Strategic Vision, the Republican-oriented polling firm based in Atlanta, came out this morning with another statewide poll on the governor’s race and health care.
John Oxendine and Roy Barnes still lead in their respective Republican and Democratic primaries, and most Georgians don’t agree with Jimmy Carter on the topic of race and Barack Obama.
We’ll get to those details in a bit.
First, it must be noted that, earlier today, the American Association for Public Opinion Research, a kind of brotherhood of pollsters, publicly censured Strategic Vision for its failure to cooperate in an investigation into voter surveys conducted during the 2008 presidential primaries.
New Hampshire was the main focus – you’ll remember that Democrat Hillary Clinton surprised everyone with her win there. Twenty-one organizations were asked to provide their statistical internals in order to help figure out what went wrong.
A final report was published in April. One finding: Techniques for developing polling models – weighting and such – are becoming increasingly murky. Often they’re declared to be trade secrets, and protected as such. The AAPOR argues that transparency is the only way to maintain public confidence in polling.
Said the association today, in a statement posted on its Web site:
Strategic Vision LLC was the only polling firm that did not provide sufficient methodological information (as defined by the AAPOR Code) about its surveys and refused to provide that information in response to AAPOR’s repeated direct requests.
For more than one year, AAPOR was unable to obtain the following basic information about Strategic Vision LLC’s polling in New Hampshire and Wisconsin: who sponsored the survey; who conducted it; a description of the underlying sampling frame; an accounting of how “likely voters” were identified and selected; response rates; and a description of any weighting or estimating procedures used. AAPOR considers the release of this information for public polls to be a minimum requirement for professional behavior among those who conduct public opinion research.
The AAPOR specifically said it did not challenge the accuracy of Strategic Vision’s polling.
Strategic Vision CEO David Johnson said his firm had wanted to appeal the judgment, and said a Sept. 17 hearing had been scheduled – and then canceled by the AAPOR. “We’ve asked for a copy of the complaint that was filed against us, and who filed it,” Johnson said. “How can you respond to something when you don’t know who filed the complaint.”
Moreover, he added, “We’re not a member of their organization. I don’t know anything about them.”
Johnson provided a June e-mail from the AAPOR in which the organization acknowledges that Strategic Vision provided some of the information that was requested, after the study of 2008 primary polling was completed:
…[T]thank you for the recent e-mail correspondence in which you provided some of the information requested regarding polls in New Hampshire and Wisconsin. This information about the survey sponsor, the organization that conducted the survey and the sampling frame will be shared with the task force that conducted the evaluation of the methodology of the 2008 pre-election primary polls. However, your actions now do not change the fact that Strategic Vision, LLC, was repeatedly noncompliant in response to prior requests for disclosure….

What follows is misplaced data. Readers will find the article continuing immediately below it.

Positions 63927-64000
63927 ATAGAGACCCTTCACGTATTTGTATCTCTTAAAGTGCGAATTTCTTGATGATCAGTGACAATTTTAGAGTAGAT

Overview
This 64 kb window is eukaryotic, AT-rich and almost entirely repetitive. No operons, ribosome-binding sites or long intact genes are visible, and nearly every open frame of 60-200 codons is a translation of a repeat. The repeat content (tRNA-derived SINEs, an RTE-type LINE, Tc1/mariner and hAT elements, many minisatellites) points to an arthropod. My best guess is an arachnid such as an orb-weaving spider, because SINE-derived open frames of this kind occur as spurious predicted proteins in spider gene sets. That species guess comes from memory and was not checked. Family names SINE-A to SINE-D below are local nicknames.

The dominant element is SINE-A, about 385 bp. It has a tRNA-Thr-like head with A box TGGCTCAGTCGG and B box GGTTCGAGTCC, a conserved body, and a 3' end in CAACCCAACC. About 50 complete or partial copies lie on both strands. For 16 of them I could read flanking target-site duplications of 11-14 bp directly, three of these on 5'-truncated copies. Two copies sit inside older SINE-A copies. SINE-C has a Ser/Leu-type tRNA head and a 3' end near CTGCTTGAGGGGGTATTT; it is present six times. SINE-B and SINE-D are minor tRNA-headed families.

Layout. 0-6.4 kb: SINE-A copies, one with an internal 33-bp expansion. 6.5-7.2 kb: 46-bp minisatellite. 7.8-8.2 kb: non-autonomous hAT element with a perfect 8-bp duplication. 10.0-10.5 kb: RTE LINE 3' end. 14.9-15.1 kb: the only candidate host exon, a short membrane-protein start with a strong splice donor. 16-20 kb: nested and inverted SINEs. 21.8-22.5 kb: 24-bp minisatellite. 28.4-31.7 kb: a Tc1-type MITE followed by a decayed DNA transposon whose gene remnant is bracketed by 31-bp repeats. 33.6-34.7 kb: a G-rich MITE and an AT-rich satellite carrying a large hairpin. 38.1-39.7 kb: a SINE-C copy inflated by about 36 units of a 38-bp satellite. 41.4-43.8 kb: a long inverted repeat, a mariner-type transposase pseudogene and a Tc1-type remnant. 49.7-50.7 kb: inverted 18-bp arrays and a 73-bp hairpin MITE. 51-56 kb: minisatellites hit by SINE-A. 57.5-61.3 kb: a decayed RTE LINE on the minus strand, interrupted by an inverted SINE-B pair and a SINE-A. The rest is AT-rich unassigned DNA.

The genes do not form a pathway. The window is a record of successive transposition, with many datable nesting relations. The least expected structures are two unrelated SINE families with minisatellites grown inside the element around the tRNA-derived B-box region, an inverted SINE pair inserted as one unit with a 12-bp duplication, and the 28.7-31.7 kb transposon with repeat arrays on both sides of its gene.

The AAPOR is a 62-year-old organization with about 2,000 members, drawn from commerce, politics, academia, and government statistical agencies. George Gallup was an early president, according to the association’s Web site.
The current president, Peter Miller, is a professor associated with the Institute for Policy Research at Northwestern University. The AAPOR’s next president will be Frank Newport, editor-in-chief of the Gallup Poll since 1990.
Miller called this afternoon to say the AAPOR had sent Johnson notices four times asking him to confirm his attendance at that hearing last week, and finally ended up canceling because of the lack of any response.
He acknowledges that the head of Strategic Vision is not a member of the AAPOR.
“It really is irrelevant to us whether he or anybody else is a member. It’s a professional, a scientific responsibility for anyone in public opinion research to be transparent,” Miller said. “It’s our job, it’s our duty to try to encourage people to do that, and to basically disagree with them when they refuse to. It doesn’t matter if they’re our members or not.”
“What we are asking for is people in the profession to behave in a professional manner, and to release the methods through which they do their research – because these are crucial to understanding it,” Miller said. “That’s our whole interest. That’s all we care about. We’re not trying to make some claim about the quality of Johnson’s research or anybody else’s.”
Here’s the catch:
“We’re saying we can’t know anything about quality if we don’t know what you did,” Miller said.
Now, about those Strategic Vision polling results released today:
If the Republican primary for governor were held today, for whom would you vote?
John Oxendine 38%
Karen Handel 15%
Nathan Deal 10%
Eric Johnson 6%
Austin Scott 3%
Ray McBerry 2%
Jeff Chapman 1%
If the Democratic primary for governor was held today, for whom would you vote?
Roy Barnes 45%
Thurbert Baker 30%
David Poythress 5%
Dubose Porter 2%
Former President Jimmy Carter said recently that much of the opposition to President Obama and his health care policy is based upon racism. Do you agree or disagree with this statement?
Do you support or oppose Congress passing health care reform legislation before the end of the year?
Do you believe that all Americans should be required to have health insurance?
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